Germany’s Bertelsmann to buy Random House

Deal thought to be worth $1 bil

S.I. Newhouse’s Advance Publications stunned the publishing world Monday when it agreed to sell Random House, the No. 1 adult trade publisher, to German media giant Bertelsmann AG for an undisclosed price, thought to be about $1 billion.

The deal makes Bertelsmann a Goliath in the industry at a time when it is facing big challenges, ranging from the rise of superstore retailers like Barnes & Noble to economic stresses resulting from increasing book returns and rising advances.

Bertelsmann already owns Bantam Doubleday Dell Publishing, and the acquisition more than doubles Bertelsmann’s market share in the adult trade market to as much as 10%, significantly higher than the No. 2 and No 3. players, News Corp.’s Harper-Collins and Viacom Inc.’s Simon & Schuster.

Advance, which also owns magazine publisher Conde Nast, the New Yorker, newspapers and some cable systems, decided to sell so it could “focus its efforts on the management and expansion” of these core businesses, Advance chairman S.I. Newhouse Jr. said in a statement.

Bertelsmann, huge in book publishing outside the U.S., has been vocal about its desire to expand in U.S. book publishing in recent months. Bertelsmann exec board member Thomas Middelhoff has spent much of the past year attempting to negotiate an acquisition, meeting with both HarperCollins and Simon & Schuster.

Bertelsmann execs insisted their plan to expand in the U.S. was not aimed at increasing their market power. “It’s not a question of size,” said one Bertelsmann insider. “It’s a question of opportunity.”

“Each imprint will maintain its own unique profile and editorial teams,” said Peter Olson, who will be chairman and CEO of the new company. “These two companies are solid and strong — premier names in the industry. We’ll continue to build on our strengths.”

“This is the most visible example of the consolidation that is going on,” in the book industry, said Simon & Schuster president and CEO Jonathan Newcomb.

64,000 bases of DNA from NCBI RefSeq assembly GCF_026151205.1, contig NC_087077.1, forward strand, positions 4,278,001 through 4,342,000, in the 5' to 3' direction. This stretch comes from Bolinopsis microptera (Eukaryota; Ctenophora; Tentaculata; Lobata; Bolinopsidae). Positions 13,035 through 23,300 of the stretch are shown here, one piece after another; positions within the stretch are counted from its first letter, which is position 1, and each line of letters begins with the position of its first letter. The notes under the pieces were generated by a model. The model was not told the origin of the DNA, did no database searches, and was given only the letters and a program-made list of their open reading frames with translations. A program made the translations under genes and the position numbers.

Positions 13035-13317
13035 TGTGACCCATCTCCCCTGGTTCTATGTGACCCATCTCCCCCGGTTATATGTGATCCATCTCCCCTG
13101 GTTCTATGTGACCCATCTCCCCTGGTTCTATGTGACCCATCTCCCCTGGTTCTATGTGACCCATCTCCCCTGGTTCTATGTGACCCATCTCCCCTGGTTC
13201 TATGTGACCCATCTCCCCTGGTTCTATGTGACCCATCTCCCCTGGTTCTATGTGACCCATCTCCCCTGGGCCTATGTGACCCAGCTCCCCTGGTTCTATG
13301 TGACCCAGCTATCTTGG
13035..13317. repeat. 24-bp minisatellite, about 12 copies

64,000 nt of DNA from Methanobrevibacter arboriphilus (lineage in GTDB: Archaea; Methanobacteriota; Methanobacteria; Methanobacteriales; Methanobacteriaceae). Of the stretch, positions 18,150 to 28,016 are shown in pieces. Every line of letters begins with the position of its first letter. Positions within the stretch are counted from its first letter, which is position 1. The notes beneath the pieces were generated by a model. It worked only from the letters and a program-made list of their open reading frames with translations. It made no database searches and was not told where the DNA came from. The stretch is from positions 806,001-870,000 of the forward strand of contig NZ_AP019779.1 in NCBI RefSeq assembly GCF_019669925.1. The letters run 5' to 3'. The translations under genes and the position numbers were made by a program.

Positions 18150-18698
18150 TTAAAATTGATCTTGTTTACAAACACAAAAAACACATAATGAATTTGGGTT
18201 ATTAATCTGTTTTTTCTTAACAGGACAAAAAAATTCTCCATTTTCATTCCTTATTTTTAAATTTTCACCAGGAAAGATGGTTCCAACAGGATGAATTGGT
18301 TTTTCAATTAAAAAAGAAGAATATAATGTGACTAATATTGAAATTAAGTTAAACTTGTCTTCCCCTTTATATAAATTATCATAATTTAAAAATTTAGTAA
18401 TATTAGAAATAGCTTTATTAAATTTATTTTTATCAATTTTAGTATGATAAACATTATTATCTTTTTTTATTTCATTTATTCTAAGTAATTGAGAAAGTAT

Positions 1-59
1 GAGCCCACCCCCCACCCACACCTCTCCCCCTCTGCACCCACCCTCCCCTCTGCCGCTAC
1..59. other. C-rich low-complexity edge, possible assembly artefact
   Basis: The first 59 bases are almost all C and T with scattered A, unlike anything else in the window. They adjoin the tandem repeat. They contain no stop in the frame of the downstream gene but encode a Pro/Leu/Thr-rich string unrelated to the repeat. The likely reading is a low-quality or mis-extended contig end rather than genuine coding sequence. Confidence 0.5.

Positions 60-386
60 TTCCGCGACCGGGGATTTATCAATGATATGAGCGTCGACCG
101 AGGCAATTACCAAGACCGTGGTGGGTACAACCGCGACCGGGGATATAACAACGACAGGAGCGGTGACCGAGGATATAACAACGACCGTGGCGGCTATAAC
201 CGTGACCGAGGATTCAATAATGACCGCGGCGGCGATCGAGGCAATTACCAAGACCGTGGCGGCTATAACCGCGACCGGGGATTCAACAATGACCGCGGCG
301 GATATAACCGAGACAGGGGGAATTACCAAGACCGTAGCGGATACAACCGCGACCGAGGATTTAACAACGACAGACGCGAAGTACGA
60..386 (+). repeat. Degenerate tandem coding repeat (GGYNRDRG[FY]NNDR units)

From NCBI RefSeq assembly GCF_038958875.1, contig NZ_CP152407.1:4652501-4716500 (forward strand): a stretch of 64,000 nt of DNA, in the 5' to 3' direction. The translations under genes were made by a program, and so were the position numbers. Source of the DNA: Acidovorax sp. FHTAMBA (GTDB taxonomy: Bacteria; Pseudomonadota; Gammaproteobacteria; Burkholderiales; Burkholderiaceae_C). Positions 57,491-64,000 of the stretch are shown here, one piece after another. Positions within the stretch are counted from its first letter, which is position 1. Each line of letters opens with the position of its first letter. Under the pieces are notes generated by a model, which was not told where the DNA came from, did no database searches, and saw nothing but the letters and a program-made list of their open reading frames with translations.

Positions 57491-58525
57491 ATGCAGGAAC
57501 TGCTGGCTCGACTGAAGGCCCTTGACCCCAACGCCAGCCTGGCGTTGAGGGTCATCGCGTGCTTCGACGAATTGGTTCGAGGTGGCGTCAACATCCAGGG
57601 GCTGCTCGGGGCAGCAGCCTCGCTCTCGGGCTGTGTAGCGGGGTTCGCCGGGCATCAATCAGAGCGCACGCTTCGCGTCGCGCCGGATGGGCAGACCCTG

Newcomb said the emergence of a much bigger player “will help even out some of the balance between retail distribution and the publishing community” as “a larger player speaks with a little bit different voice than a more fragmented industry.”

The bigger size also improves economics of scale in areas like order processing, Newcomb said.

Bertelsmann chairman Mark Woessner told a press conference in Munich that after the deal Bertelsmann’s U.S. book sales would be between $1.4 billion and $1.6 billion. Before the deal Bantam Doubleday Dell’s revenue was about $600 million, while Random’s total annual sales were estimated to be about $900 million-$1 billion.

In comparison, HarperCollins’ annual revenues from adult trade were $737 million in 1996, according to industry monitor Subtext, while Simon & Schuster’s adult trade revenues last year are believed to have been about $600 million (Simon & Schuster is much bigger in the educational and professional publishing areas; those companies are now on the market).

People close to Random House said it was profitable on a cash flow basis (earnings before interest, taxes, depreciation and amortization), although the company doesn’t disclose financial details. But they conceded it had been hurt by changes in the industry. “It’s under pressure … there has clearly been a squeeze going on in adult publishing,” said one person close to the situation. In 1996, for instance, adult trade sales fell 4%, Subtext estimated.

But sources emphasized these pressures were not a factor in Newhouse’s decision to sell. One said Bertelsmann convinced Newhouse that “there is more value in having two together than having each separate.”

Newhouse was also conscious of the competitive impact on Random House of Bertelsmann buying another major publisher, sources said.

The consolidation worries many in the industry. One literary agent noted that this could be “bad for agents because it further consolidates the publishing business.”

“Random House is such a U.S. institution. A deal like this is disorienting. What it means is that U.S. publishing will be dominated by a German company. It’s illustrative of foreign ownership being on the rise” in the industry, said Glenn Sanislo, co-publisher of Subtext.

The deal requires antitrust regulatory approval. Sanislo said, “A deal of this size has to be scrutinized carefully. My gut reaction is that these companies are both so big in trade already that they may have problems getting the deal to go through.”

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